In nineteenth-century Germany, breakthroughs in printing technology and an increasingly literate populace led to an unprecedented print production boom that has long presented scholars with a challenge: how to read it all? This anthology seeks new answers to the scholarly quandary of the abundance of text. Responding to Franco Moretti's call for "distant reading" and modeling a range of innovative approaches to literary-historical analysis informed by the burgeoning field of digital humanities, it asks what happens when we shift our focus from the one to the many, from the work to the network. The thirteen essays in this volume explore the evolving concept of "distant reading" and its application to the analysis of German literature and culture in the long nineteenth century. The contributors consider how new digital technologies enable both the testing of hypotheses and the discovery of patterns and trends, as well as how "distant" and traditional "close" reading can complement each another in hybrid models of analysis that maintain careful attention to detail, but also make calculation, enumeration, and empirical description critical elements of interpretation. Contributors: Kirsten Belgum, Tobias Boes, Matt Erlin, Fotis Jannidis and Gerhard Lauer, Lutz Koepnick, Todd Kontje, Peter M. McIsaac, Katja Mellmann, Nicolas Pethes, Andrew Piper and Mark Algee-Hewitt, Allen Beye Riddell, Lynne Tatlock, Paul A. Youngman and Ted Carmichael. Matt Erlin is Professor of German and Chair of the Department of Germanic Languages and Literatures, and Lynne Tatlock is Hortense and Tobias Lewin Distinguished Professor in the Humanities, both at Washington University in St. Louis.
Publisher: Boydell & Brewer Ltd
Number of pages: 394
Weight: 776 g
Dimensions: 229 x 152 x 23 mm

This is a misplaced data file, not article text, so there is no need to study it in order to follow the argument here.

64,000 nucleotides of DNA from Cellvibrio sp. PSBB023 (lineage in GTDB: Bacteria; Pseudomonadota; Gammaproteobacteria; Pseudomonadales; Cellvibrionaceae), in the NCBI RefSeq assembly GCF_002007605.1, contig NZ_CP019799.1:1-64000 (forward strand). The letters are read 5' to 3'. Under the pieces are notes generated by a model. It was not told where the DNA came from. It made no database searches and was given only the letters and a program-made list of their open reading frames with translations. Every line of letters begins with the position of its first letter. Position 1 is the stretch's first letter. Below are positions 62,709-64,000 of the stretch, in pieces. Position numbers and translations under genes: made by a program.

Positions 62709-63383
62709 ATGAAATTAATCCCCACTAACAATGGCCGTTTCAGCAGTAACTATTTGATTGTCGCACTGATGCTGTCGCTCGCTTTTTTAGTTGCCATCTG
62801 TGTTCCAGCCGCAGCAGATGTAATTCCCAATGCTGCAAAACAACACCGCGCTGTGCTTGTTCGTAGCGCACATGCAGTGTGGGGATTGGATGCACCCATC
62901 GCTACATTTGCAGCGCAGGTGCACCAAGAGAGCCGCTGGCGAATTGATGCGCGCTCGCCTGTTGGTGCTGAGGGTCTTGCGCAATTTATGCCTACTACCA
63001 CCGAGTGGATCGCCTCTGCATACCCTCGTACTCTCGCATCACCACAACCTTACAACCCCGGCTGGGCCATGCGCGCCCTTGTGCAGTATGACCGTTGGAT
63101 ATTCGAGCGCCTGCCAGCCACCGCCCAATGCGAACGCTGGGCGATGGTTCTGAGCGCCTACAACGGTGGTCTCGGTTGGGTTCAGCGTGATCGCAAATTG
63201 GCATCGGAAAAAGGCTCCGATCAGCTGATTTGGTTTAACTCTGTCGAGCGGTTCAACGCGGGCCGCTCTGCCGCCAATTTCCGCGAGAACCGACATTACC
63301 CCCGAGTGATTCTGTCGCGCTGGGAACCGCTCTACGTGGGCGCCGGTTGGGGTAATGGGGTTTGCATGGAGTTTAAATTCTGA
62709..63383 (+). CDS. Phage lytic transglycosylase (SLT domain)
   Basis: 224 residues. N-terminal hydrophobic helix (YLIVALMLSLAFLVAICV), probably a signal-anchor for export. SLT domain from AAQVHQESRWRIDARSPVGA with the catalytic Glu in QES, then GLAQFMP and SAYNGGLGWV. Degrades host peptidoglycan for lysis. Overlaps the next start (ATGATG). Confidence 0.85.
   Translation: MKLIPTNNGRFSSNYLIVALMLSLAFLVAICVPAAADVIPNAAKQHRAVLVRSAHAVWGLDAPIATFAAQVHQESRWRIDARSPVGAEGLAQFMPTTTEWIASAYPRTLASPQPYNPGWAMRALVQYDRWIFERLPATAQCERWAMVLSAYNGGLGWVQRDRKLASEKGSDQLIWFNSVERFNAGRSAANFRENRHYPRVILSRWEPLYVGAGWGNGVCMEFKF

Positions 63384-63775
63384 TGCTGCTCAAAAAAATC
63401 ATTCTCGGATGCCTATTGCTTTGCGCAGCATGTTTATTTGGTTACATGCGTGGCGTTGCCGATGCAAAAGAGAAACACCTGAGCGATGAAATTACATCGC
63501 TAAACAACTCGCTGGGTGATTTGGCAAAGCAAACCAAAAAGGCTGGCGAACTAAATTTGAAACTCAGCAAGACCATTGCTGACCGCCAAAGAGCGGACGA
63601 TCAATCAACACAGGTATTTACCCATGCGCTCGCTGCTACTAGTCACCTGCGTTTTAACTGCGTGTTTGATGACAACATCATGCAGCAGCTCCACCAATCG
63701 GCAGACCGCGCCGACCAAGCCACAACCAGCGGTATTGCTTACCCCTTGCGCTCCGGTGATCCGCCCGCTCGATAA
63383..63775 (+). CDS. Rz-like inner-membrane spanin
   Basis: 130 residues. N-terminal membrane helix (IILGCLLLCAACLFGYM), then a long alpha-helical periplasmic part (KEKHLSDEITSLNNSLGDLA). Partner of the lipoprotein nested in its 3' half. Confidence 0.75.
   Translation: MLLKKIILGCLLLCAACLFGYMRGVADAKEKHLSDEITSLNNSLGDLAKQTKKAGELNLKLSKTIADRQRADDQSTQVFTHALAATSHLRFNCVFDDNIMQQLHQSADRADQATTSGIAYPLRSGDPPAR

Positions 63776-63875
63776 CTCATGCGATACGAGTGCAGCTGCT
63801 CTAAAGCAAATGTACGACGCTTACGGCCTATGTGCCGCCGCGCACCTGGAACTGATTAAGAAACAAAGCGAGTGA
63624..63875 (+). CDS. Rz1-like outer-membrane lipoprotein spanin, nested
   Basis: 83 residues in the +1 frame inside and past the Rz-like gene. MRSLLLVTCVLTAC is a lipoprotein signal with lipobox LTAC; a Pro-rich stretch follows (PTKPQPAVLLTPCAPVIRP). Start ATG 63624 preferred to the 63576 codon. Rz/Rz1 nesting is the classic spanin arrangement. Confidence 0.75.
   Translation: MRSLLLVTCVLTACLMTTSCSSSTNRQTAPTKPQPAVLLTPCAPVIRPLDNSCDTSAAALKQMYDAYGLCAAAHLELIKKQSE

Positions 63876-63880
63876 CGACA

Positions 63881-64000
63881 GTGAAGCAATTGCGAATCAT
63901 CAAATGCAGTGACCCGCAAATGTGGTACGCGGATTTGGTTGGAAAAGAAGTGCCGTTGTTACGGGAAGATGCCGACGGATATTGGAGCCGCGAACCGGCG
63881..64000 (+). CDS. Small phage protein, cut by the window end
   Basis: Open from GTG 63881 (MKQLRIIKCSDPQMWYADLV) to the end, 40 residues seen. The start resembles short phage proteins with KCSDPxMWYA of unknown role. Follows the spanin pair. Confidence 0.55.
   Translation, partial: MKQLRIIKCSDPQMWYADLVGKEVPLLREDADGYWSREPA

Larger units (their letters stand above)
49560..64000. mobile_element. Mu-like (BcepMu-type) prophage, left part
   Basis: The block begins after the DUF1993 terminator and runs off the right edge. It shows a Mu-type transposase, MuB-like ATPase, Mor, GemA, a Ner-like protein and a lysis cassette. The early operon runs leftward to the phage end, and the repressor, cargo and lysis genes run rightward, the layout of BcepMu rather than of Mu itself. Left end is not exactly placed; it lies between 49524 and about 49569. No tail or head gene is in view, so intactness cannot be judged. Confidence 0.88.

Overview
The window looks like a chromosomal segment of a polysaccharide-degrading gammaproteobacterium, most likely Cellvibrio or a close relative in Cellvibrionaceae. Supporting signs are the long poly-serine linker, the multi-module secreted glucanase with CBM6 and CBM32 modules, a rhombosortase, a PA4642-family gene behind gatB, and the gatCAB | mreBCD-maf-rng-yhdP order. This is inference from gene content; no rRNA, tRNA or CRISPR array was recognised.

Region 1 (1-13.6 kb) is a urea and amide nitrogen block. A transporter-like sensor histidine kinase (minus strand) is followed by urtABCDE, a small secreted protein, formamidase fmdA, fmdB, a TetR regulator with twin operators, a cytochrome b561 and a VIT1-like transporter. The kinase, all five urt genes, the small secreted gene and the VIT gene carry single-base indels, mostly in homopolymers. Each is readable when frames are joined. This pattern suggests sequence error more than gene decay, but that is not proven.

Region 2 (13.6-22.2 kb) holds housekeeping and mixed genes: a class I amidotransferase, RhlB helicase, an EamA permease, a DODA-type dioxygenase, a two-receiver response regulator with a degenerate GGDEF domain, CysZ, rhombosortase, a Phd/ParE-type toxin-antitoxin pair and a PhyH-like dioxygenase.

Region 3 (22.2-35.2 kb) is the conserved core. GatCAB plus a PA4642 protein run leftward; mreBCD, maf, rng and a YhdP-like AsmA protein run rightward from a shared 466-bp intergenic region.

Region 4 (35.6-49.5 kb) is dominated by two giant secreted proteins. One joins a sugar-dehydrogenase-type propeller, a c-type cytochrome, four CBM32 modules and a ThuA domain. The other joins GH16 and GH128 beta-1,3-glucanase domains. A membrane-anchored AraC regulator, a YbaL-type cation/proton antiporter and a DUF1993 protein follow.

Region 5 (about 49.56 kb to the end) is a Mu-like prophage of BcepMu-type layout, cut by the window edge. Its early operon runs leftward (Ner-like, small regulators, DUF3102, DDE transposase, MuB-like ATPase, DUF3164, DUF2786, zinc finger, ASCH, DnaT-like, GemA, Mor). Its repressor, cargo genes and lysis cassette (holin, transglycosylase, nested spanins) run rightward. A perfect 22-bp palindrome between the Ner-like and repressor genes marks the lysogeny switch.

This is a cutting-edge publication in the field of German Studies, a shot across the bow of traditional scholarship. The essays are persuasively organized, and repeatedly place themselves in relationship to the ongoing debate on digital humanities. Precisely because of this debate, the book should have a significant impact on the field, and it may well turn into a model for potential digital work in other literary fields. This is an important topic, and one that we in the academy should not avoid. It is an opportunity to begin to envision different trajectories of distant reading in German. As the discussion around the digital humanities continues to develop, I see this potentially becoming a central element of the university. In fact, I believe that within a decade significant exposure to the digital humanities will be a required component of doctoral programs.-Russell Berman, Stanford University The volume . . . demonstrate[s] that there is still room for close readings, that the theoretical issues are not yet sorted out, and that we can look forward to any number of interesting analyses based on methods about which traditional scholarship has not yet dreamt. Distant Readings provides an excellent introduction to the issue, and it offers at least preliminary answers to questions whose relevance extends far beyond the nineteenth-century texts that it uses to map the controversy. MONATSHEFTE This outstanding volume . . . speaks to a constituency far beyond the field of German studies, making a bold and convincing claim that we can no longer be either in the 'for-camp' or the 'against-camp' when it comes to the digital humanities. Instead, by bringing distant and close readings together, we can only enrichen our discipline-both the questions we ask, and the answers we provide. JOURNAL OF EUROPEAN STUDIES [Ben Schofield]
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